Could you try a other usb stick and/or the same stick on another PC? Meanwhile (if you want get a installation) it's maybe better to use a CD ISO...
Comment by Aaron Griffin (phrakture) - Tuesday, 03 March 2009, 18:24 GMT
Sounds like it's related to the goofy scanning we do of ALL devices.
See also  FS#13053 
Comment by Gerhard Brauer (GerBra) - Tuesday, 03 March 2009, 18:47 GMT
Aaron: yes, maybe. But even when the stick is the 5th device (sde) in device order the squashfs files should be found... Normally ;-)

Simon: could you (as already mentioned) test this stick on other PCs? Also try on your PC: increase the usbdelay value to something like 45. Have you an PS/2 keyboard you could attach to have a keyboard when stucking in initramfs shell? Another Tip: if you have other extern devices (usb cdroms, harddisks or whatever) attached during boot, could you unplug as many devices as possible not needed to install the system? To reduce the count of devices getting scanned for the archiso files.
Also try my tip with changing the boot order in BIOS...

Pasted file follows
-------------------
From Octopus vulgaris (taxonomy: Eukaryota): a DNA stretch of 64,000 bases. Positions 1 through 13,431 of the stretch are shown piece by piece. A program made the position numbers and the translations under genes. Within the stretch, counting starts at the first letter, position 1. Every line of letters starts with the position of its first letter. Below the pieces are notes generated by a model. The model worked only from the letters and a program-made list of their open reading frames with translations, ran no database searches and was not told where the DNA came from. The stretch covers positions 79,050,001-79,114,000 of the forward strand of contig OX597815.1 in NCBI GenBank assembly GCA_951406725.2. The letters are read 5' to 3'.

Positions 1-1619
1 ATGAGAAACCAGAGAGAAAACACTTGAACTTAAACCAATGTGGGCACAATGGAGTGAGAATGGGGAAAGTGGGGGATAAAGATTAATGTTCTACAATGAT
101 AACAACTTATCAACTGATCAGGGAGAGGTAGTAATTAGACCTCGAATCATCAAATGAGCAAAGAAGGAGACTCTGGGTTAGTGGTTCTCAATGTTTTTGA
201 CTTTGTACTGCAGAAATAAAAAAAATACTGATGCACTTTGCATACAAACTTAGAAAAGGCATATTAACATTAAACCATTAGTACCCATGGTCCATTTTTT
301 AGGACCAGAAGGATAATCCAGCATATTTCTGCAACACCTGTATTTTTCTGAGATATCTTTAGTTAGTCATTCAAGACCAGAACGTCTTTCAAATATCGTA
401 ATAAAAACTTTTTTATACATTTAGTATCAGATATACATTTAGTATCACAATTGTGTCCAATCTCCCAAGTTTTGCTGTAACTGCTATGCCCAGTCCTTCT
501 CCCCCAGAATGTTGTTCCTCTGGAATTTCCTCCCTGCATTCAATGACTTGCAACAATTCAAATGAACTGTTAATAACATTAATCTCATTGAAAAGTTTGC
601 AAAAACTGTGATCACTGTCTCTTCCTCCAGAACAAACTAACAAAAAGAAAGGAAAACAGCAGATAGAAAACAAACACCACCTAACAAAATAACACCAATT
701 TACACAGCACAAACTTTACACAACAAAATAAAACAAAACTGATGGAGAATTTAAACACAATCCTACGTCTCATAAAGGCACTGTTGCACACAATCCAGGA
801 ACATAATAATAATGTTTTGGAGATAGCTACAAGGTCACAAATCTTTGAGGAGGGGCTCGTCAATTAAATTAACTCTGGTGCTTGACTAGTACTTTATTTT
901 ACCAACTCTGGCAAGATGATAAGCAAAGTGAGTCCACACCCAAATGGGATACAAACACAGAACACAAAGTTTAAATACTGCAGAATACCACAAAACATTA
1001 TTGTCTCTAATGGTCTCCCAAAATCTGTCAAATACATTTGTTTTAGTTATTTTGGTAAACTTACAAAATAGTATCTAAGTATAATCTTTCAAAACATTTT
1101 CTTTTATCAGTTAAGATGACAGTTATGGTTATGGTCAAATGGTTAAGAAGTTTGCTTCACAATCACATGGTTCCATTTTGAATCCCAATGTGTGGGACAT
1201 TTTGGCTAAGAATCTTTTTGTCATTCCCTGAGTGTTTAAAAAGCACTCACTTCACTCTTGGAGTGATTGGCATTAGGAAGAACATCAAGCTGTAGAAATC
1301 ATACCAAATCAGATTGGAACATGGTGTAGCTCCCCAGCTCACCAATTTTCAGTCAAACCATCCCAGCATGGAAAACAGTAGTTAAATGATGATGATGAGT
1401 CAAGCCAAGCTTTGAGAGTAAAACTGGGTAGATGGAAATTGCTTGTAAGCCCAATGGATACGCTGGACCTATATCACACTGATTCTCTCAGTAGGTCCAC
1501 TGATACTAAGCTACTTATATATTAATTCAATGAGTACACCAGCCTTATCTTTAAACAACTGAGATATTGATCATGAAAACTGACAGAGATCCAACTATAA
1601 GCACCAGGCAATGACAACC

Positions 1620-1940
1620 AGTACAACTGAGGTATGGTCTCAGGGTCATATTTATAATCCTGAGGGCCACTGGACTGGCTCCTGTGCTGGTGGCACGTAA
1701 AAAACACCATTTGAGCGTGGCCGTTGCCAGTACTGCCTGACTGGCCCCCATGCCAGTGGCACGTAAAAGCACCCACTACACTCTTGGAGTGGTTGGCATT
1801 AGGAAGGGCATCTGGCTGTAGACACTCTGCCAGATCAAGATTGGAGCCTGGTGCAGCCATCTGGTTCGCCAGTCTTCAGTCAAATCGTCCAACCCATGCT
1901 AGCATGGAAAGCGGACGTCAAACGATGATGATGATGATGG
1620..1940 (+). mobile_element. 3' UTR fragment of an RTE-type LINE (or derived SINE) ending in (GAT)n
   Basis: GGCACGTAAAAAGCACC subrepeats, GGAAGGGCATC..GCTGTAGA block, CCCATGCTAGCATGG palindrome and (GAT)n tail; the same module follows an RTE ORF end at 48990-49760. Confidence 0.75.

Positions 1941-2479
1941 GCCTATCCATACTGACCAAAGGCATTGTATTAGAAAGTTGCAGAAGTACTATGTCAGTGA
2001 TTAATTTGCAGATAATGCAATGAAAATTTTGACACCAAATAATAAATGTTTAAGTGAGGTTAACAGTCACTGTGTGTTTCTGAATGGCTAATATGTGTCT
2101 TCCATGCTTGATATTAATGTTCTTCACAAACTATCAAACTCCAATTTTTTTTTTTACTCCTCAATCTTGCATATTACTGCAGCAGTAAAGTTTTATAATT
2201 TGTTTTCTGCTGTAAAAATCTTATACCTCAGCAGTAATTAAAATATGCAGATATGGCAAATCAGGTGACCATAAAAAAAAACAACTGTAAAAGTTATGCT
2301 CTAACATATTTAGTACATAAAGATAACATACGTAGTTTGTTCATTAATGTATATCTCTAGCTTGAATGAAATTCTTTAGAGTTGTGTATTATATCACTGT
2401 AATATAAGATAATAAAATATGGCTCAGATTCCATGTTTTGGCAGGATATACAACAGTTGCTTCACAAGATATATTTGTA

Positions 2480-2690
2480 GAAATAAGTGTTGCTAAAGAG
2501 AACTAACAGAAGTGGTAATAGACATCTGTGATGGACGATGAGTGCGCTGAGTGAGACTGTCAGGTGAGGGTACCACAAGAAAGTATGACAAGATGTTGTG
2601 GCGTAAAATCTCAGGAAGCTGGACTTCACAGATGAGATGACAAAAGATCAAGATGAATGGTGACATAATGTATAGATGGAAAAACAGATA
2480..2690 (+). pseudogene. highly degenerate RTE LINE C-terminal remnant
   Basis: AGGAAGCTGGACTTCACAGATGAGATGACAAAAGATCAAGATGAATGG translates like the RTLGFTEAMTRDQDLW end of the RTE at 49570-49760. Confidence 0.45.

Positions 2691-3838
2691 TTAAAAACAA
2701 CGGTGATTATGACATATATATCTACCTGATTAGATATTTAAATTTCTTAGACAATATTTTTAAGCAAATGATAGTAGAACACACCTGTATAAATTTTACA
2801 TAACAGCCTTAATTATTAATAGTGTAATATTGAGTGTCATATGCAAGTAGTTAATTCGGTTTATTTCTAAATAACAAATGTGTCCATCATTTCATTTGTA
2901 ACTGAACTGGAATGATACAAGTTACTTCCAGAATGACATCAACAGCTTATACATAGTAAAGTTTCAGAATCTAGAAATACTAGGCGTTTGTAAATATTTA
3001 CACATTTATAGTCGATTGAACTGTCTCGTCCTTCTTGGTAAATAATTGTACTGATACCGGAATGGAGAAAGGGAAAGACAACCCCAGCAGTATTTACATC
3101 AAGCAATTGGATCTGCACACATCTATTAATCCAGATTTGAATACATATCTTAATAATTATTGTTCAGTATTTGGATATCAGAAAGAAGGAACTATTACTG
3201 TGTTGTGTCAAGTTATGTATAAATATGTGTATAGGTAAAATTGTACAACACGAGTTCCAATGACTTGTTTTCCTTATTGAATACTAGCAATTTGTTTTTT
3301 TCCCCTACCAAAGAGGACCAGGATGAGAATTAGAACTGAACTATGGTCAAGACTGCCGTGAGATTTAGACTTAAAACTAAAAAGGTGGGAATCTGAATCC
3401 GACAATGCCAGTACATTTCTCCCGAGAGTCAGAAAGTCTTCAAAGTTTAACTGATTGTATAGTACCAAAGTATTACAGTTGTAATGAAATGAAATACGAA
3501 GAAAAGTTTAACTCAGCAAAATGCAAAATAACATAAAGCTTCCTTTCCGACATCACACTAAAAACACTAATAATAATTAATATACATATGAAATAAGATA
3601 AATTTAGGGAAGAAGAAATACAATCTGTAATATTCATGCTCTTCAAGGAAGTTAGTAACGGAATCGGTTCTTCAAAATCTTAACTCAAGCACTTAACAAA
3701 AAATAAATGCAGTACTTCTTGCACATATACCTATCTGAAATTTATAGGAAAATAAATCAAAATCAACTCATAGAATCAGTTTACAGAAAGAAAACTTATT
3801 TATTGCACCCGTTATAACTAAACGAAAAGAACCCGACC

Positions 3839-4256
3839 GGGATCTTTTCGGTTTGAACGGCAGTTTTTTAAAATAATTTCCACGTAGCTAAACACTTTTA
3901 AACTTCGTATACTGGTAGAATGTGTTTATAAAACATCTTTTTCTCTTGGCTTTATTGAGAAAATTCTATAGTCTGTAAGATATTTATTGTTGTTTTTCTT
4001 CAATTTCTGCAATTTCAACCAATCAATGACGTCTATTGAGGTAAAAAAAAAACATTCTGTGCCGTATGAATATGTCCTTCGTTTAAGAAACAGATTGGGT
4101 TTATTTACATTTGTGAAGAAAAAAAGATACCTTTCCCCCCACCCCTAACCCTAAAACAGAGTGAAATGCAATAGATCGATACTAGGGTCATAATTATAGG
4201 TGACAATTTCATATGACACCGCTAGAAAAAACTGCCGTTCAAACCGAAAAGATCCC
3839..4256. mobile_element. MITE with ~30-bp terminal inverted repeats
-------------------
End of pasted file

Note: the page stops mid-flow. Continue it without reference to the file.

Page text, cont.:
Comment by Simon Morgan (sjmorgan) - Thursday, 05 March 2009, 14:03 GMT
usbdelay=45 seems to get around the problem.

My BIOS doesn't seem to have any settings relating to bus order; you just configure a numbered list of devices for each bus (IDE, SATA, USB) and then you can choose the boot order from the #1 device in each of those lists.
Comment by Gerhard Brauer (GerBra) - Thursday, 05 March 2009, 14:50 GMT
Nice to hear that it worked for you. The time we make a call for the "best" default value for usbdelay we came to 5 seconds, which worked for most test users. IMHO we should make this bootoption more popular on the USB stick wiki page etc. So if one alos gets similar problems he could try increasing this to something bigger value... (i make me a notice!)

Comment by Aaron Griffin (phrakture) - Friday, 06 March 2009, 21:49 GMT
Hmmm, I really wish there was a better way to handle these things...